5. Notice that your search terms have been entered automatically into the search box and quotations have been added to them to indicate that you are searching for phrase matches. Putting quotations around a phrase tells the database to search for those words next to each other.

    Each database is different but most will allow you to both skim the list of articles found and to narrow your results further using keywords and more searching.

    search the database

    For example, if you just want to find information on gun control in England, you can add "England" to the search terms and search again to narrow the results. You can also limit the type of publication, year, language, and more using the menus on the left side of the screen.

    Many articles will have a pdf or html full text version available. If available, there will be a link to it in the description of each article.

    limit the search

Use the Online Journals & Databases tool

Another way to narrow your search is to find and explore specific journals that are relevant to your topic.

  1. To do this, go to the Online Journals & Databases tool found on the Main Library's homepage.

    Shows where O

  2. Choose the "Subject" tab at the top of the page. Scroll through the broad subjects on the left side of the page and choose the one your topic best fits under. The primary limitation of this tool is that you can only choose one subject at a time to search.

    For the topic of "gun control", choose the subject: "Law".

    subject tab

  3. Once you have clicked on a subject, a list of subcategories will appear in the right box. Choose the one that best describes your topic. To choose more than one, hold down the "control" button on your keyboard as you click on each subcategory.

    For this search, choose the "Crime, Criminology, and Law Enforcement" subcategory. Click "Go" to search your terms.


  4. This search will pull up a list of journals that have all been labeled with the subject and subcategory you chose. Browse through these to find one or more that sound like they may have relevant information.

    The journal Accident Analysis and Prevention sounds like it might have articles about gun control and may be a good place to start your search. Under the title of the journal, notice that different databases that cover different dates are listed. For example, Elsevier ScienceDirect Complete contains issues of the publication from 1969 while Elesvier SD Backfile Medicine and Dentistry only contains issues from 1969-1994. Choose the database that matches the dates you need.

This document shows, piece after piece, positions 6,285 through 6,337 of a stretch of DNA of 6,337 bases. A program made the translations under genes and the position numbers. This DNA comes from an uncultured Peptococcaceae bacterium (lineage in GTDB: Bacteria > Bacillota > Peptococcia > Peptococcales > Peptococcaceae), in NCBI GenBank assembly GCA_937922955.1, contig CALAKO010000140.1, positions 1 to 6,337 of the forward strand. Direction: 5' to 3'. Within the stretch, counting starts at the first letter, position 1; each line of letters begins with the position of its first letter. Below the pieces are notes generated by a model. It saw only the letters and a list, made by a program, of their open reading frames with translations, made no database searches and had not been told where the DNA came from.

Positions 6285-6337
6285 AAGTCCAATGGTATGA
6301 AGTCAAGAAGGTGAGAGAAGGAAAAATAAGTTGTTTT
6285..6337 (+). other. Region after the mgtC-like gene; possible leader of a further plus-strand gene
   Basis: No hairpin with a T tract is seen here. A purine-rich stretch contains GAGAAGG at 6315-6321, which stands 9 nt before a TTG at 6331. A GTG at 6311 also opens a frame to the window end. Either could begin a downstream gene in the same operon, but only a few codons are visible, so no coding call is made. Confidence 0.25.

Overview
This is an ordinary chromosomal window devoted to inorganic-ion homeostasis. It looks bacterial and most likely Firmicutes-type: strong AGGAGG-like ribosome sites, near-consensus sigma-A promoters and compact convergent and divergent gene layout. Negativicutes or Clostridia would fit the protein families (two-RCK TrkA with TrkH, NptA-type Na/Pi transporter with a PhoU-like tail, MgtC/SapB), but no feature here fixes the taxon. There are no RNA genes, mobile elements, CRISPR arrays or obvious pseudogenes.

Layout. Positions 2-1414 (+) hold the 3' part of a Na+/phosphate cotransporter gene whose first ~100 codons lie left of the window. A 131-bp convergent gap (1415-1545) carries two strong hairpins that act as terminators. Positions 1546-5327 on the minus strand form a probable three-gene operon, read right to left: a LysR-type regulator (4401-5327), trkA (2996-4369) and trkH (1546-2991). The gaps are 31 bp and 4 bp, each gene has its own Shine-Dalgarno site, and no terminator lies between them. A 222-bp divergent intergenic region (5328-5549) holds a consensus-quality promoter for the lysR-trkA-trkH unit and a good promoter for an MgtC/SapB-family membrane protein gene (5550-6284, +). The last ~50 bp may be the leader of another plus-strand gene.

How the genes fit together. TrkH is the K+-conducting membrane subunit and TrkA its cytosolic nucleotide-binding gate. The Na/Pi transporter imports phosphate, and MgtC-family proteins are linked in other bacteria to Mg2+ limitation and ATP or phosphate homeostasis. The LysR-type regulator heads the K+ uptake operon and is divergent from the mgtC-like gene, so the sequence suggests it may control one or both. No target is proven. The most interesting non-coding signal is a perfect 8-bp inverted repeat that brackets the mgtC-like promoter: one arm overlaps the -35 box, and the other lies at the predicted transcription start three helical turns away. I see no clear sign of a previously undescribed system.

For this search, choose Elsevier ScienceDirect Complete because it covers the widest range of dates.

    journal search results

  5. You will be taken to a Discover pop-up window. Choose "Go" to continue to the publication.

    discover pop-up window

    Note: This is another place in your search where you may be asked to login if you are not using a campus computer. Do so using your NetID and Active Directory password. If you have forgotten either of these, visit the Cites Password Manager.

  6. Every journal, database, and publication has a different interface but most have similar features. From this main page of the Accident Analysis & Prevention journal, you can read through old volumes, search key terms in the journal, download pdf versions of the articles, and even export article citations for use in citation management software.

    browse by subject

  7. Repeat the search just demonstrated using the Online Journals & Databases tool to find and browse through other relevant journals. This is a good strategy for gathering information and articles on a given topic.

Check out some of our other tutorials: